More than two dozen faith groups, including the Church of the Brethren’s Office of Peacebuilding and Policy, have written a letter to President Biden urging the abolition of nuclear weapons, and stating that “the possession and use of nuclear weapons cannot be justified.” The letter comes after the Biden administration responded with threats of “catastrophic consequences” to Russian Pres. Putin’s veiled threats to use nuclear weapons.
The full text of the letter follows, along with the list of groups that have signed it:
Oct. 13, 2022
Dear Mr. President:
In September, Russian President Vladimir Putin threatened to use nuclear weapons in Ukraine. The United States responded with warnings of “catastrophic consequences” for such an action. As faith-based organizations, we believe that the possession and use of nuclear weapons cannot be justified and we call for their abolition. We condemn Putin’s recent nuclear threats and remain concerned that an unending cycle of escalation leading to global annihilation is all too possible. We urge you to avoid the path towards mutually assured destruction by resisting pressure to respond with nuclear weapons if Moscow takes the unthinkable step of detonating nuclear weapons in Ukraine.
Please pray… For an end to nuclear weapons and for all nations to sign and implement the United Nations nuclear weapons ban treaty (see www.icanw.org).
There is no justification for the use of nuclear weapons. The sheer scale of their destructive capability would risk planetary annihilation and a humanitarian armageddon. A wide array of faith leaders and interfaith groups around the world have agreed that nuclear weapons are intrinsically immoral weapons that must never be used.
Pope Francis said earlier this year: “I wish to reaffirm that the use of nuclear weapons, as well as their mere possession, is immoral… Trying to defend and ensure stability and peace through a false sense of security and a ‘balance of terror,’ sustained by a mentality of fear and mistrust inevitably ends up poisoning relationships between peoples and obstructing any possible form of real dialogue. Possession leads easily to threats of their use, becoming a sort of ‘blackmail’ that should be repugnant to the consciences of humanity.”
Putin’s thinly veiled threat to use nuclear weapons against Ukraine is a horrifying act of nuclear blackmail that contradicts his own admission that “there can be no winners in a nuclear war and it should never be unleashed.” Any nuclear response on behalf of the United States would also contradict your own recognition that “a nuclear war cannot be won and must never be fought.” If the United States responds to Russian nuclear use in kind, it could lead us all down the path to a full-scale nuclear war and the catastrophic loss of human life. As the Mennonite Church General Assembly proclaimed, “we cannot ignore humanity’s apparent capability of annihilating God’s creation via nuclear weapons.”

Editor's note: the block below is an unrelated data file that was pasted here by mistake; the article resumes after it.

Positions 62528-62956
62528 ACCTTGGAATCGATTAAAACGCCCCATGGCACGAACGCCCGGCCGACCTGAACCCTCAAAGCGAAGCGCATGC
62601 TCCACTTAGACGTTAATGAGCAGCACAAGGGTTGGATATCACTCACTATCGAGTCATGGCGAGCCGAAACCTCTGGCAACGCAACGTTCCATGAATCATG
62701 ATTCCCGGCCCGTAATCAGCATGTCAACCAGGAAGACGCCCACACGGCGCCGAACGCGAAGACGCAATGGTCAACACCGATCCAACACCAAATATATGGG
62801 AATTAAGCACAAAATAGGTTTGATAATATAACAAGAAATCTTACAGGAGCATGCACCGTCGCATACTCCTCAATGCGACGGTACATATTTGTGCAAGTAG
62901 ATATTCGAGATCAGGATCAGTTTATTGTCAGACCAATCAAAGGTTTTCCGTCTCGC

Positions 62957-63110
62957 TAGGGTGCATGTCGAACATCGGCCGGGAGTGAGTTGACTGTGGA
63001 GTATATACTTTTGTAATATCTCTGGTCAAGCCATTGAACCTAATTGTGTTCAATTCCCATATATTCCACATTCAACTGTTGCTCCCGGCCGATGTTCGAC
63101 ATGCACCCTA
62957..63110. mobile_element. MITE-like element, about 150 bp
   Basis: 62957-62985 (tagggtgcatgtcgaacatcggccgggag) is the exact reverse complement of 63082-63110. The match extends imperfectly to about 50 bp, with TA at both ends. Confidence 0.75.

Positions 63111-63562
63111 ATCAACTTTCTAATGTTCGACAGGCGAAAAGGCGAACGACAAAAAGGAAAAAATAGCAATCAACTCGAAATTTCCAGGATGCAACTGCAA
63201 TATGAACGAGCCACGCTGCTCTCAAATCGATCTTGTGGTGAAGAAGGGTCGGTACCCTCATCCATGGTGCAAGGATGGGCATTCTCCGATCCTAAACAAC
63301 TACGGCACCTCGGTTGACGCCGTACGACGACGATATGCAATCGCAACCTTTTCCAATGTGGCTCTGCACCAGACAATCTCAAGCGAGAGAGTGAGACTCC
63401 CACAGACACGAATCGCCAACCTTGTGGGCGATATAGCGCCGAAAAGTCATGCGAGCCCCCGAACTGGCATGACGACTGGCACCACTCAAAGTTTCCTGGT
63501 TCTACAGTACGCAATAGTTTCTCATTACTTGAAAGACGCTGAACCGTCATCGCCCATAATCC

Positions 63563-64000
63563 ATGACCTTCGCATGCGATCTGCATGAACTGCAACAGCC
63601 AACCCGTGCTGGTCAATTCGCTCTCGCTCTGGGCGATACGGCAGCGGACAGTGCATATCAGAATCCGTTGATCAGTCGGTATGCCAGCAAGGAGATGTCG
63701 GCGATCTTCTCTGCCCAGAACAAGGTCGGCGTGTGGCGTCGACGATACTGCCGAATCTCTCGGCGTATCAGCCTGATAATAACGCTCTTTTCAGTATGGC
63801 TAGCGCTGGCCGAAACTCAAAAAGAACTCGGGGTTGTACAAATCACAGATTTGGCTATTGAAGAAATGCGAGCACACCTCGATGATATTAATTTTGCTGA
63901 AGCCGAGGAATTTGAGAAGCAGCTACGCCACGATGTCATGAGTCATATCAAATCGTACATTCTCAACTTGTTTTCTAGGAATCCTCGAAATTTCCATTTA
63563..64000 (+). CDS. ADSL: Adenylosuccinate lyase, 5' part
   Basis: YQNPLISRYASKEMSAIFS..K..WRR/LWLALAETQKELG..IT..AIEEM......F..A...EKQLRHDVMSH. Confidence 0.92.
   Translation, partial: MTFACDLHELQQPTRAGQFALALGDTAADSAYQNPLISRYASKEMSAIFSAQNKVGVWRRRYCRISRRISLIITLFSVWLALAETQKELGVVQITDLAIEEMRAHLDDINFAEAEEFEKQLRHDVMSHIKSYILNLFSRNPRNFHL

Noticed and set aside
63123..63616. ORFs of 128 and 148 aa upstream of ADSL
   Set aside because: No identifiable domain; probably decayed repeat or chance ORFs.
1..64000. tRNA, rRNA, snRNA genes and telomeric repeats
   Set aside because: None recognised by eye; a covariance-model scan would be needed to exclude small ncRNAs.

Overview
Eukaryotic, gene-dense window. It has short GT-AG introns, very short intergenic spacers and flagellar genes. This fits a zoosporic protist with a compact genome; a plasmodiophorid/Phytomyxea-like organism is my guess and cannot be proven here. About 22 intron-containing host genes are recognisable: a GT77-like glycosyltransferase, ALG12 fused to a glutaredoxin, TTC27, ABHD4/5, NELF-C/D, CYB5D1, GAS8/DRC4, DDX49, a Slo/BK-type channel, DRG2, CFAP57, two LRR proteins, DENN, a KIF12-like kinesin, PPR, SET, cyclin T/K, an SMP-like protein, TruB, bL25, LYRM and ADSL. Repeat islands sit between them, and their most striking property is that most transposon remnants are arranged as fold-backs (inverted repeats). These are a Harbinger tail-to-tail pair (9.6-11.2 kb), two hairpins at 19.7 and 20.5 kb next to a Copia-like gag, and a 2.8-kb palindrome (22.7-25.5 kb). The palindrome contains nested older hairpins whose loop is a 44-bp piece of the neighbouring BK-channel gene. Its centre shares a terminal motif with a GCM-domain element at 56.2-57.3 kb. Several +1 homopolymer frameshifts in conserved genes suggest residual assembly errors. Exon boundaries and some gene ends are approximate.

A nuclear war would also result in unimaginable harm to the planet. The science is clear: even a regional or so called “limited” nuclear war would bring about unforgivable harm to the global climate. According to the landmark report, Nuclear Famine (2022), a nuclear war involving less than 3% of the world’s nuclear arsenals would block out the sun, cause a global temperature drop, collapse global crop production, and create mass starvation on a scale never before seen. Societies everywhere would have to adapt to a dark, cold, and inhospitable planet.
As we continue to hear the rattling of nuclear sabers, we reiterate that this era of nuclear coercion must end. Our shared humanity reminds us that despite our differences, we share a moral responsibility to de-escalate tensions, return to negotiations, and realize a world without nuclear weapons. Nuclear weapons are incompatible with our fundamental respect for human dignity. They threaten our planet, communities and families, without which we cannot pursue our prosperity, well-being or happiness. As United Nations Secretary General Antonio Guterres stated, “their elimination would be the greatest gift we could bestow on future generations.”
We urge you to explore every avenue of dialogue, diplomacy, and negotiation to ease tensions with Russia, end the bloodshed in Ukraine, and eliminate the nuclear threat to all humankind.
Alliance of Baptists
American Friends Service Committee
California Council of Churches
Center on Conscience and War
Church of the Brethren, Office of Peacebuilding and Policy
Disciples Peace Fellowship
Dorothy Day Catholic Worker, DC
Faith for Black Lives
Franciscan Action Network
Friends Committee on National Legislation
Hindus for Human Rights
InterReligious Task Force on Central America and Colombia
Maryknoll Office for Global Concerns
Moravian Church Northern Province
Moravian Church Southern Province
Most Reverend John C. Wester, Archbishop of Santa Fe
National Council of Churches
National Religious Campaign Against Torture
Pax Christi Metro DC-Baltimore
Pax Christi USA
Pennsylvania Council of Churches
Presbyterian Church (USA)
Religions for Peace USA
Soka Gakkai International-USA
United Church of Christ, Justice and Local Church Ministries
The United Methodist Church – General Board of Church and Society
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